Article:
Matabeleland uncompromising stance on respect

Zimbabwe is poor for lack of morality not resources; progress will happen when we reject lies as our socio-political foundation and when we adopt and allow honest and creative politics and not deception to take root and transform the lives of all. When my ability and not my social background ceases to be a factor in decisions about my rights, the whole world will look and respect us.

The West and East, the North and South will not respect us because we have not proven our ability to live without them. There is no evidence that our leadership is intent on empowering the country to self-sustain. Our leadership does not invest in essential services and institutions that promote respect for difference.

We cannot expect the world to respect us when we lack basic internal discipline, we physically and metaphorically kill our own dreams, specialise in dividing communities, mistreat our own, leave our resources open to foreign exploitation just to benefit those with access to power, when access to power is limited to some tribes and not others, when we lie to ourselves and hijack the next generation’s progress.

Zimbabwean systems and institutions leave legislators subconsciously protective of ethnic Shona interests; for true progress, legislators must stop making negative judgements of the intentions of Matabeleland ethnic minorities and start looking for good in every tribe and race. When Harare starts to respect everyone’s journey, genuine progress will be made; Zimbabwe will find true peace and development in our lifetime; every tribe and race will feel at home and freely contribute towards the development of the nation.

Together we must challenge the myth and political falsehood that has been marketed to the public since that imbalanced 1987 Unity Accord: this is the idea of one people, one truth and end of difference. Unity is not built by ignoring difference but recognising and respecting it. Those privy to the ZANU 1979 Grand Plan will know the party’s unrivalled thirst for not only a one-party system but also its unhealthy resentment of Ndebeles and the desire to turn Shona creed into law in Zimbabwe.

In an attempt to hide tribalism, the instigators have sort to minimise the importance of people’s identity – victims are taught that we are one and to recognise people not their tribe; this is a blatant denial of fact and the first lie we must reject if we are to creatively build a politics that is relevant to every citizen. It has to be clear to all that we are different tribes with different needs and wants – all a manifestation of our different culture, norms and values; it must never be our purpose to become each other; it is however, our primary concern to recognise each other, to learn to see and honour each other regardless of the social background – we are different, but we complement each other.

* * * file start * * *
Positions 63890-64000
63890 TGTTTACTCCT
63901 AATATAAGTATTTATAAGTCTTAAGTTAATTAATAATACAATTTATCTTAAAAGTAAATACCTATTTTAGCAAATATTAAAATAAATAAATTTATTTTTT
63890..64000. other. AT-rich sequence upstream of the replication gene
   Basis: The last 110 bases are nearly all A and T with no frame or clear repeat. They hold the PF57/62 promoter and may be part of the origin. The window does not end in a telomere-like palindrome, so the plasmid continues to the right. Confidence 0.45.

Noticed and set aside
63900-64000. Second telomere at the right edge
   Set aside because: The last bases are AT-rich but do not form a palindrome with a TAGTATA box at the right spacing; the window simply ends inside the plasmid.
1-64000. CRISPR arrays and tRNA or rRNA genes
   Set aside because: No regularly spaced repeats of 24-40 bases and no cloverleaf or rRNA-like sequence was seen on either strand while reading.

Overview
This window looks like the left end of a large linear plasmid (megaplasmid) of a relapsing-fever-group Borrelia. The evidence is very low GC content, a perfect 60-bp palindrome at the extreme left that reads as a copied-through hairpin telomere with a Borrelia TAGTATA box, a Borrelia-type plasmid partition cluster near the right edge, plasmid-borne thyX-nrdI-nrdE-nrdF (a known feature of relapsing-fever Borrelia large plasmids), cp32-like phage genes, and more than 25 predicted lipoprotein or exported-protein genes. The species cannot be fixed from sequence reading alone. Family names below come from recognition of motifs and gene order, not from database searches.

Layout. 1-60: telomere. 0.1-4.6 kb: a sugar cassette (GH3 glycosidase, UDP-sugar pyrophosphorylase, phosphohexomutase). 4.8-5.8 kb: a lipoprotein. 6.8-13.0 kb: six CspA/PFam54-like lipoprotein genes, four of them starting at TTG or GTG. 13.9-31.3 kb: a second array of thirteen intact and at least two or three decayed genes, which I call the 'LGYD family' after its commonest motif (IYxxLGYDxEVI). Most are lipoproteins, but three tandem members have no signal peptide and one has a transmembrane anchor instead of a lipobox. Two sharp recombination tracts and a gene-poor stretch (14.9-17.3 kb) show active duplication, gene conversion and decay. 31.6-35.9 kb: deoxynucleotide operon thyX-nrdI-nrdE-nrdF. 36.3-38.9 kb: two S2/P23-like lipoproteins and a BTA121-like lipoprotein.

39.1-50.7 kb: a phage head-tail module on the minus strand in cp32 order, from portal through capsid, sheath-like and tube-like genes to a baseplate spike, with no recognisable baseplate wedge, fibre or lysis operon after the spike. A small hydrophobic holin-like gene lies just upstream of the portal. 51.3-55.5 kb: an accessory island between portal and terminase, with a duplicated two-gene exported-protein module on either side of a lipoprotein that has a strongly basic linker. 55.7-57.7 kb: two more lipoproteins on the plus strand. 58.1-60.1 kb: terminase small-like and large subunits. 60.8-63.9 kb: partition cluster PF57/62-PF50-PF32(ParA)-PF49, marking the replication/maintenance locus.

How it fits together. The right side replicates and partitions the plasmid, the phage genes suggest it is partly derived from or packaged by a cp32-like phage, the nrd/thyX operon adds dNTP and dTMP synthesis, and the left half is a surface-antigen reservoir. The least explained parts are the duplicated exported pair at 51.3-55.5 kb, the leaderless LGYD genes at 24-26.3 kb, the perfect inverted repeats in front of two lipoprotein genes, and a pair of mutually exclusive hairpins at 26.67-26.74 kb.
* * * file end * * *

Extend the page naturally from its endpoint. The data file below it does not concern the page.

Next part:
We are not prepared to surrender our respect in return for temporary protection from Harare. Our challenge is to refuse to be led by liars. We are where we are today because we have surrendered our political space to people who habitually lie to themselves. In years these people have listened to their own lies to a point where they cannot distinguish between the truth and lies within themselves, or around them, they have thus lost a sense of responsibility to themselves and the public, they have no respect for themselves and those whom they lead – us; they have no regard for our needs because they do not recognise them, all is clouded in their corrupted minds and our needs do not figure in the sphere of their delusions.

Political maturity and creativity are essential for political security and safety for all who dwell in the present-day Zimbabwe. We must confront injustice irrespective of its source. My experience as a Mthwakazi writer and political critique is that there are many critiques who are in denial of the risks presented by Zimbabwean systems and institutions to Mthwakazi livelihoods, these people are unrepentant opponents of Mthwakazi rights. To these individuals the term ‘Mthwakazi’ is itself objectionable; it irks them to intolerable levels that cloud their judgement and they start unfairly calling all authors of articles advocating for Mthwakazi justice tribalists.

We appreciate the right for people to disagree with our interpretation of our experiences in Zimbabwe and our suggested political solutions. However, that privilege does not extend to giving them the right to blindly deny any sense our opinions may make nor give them the right to accuse us of poorly expressing our beliefs just because they do not like what we stand for. There needs to be a safe space for creative thinking in which people recognise good ideas even if they make for uncomfortable listening.

It is neither progressive nor respectful for the majority ethnic Shona legislators to examine Matabeleland complaints, explain, despise and reject them offhand because they are not a priority to them. Our rights are our priority and should be treated as such; Zimbabwean legislators need to appreciate that Mthwakazi needs do not have to align with Mashonaland needs; the problem is not with our expectations but systems and institutions that want to treat different communities the same; the two regions are completely different with different values and priorities; years of treating them the same have resulted in the inequality we experience today.

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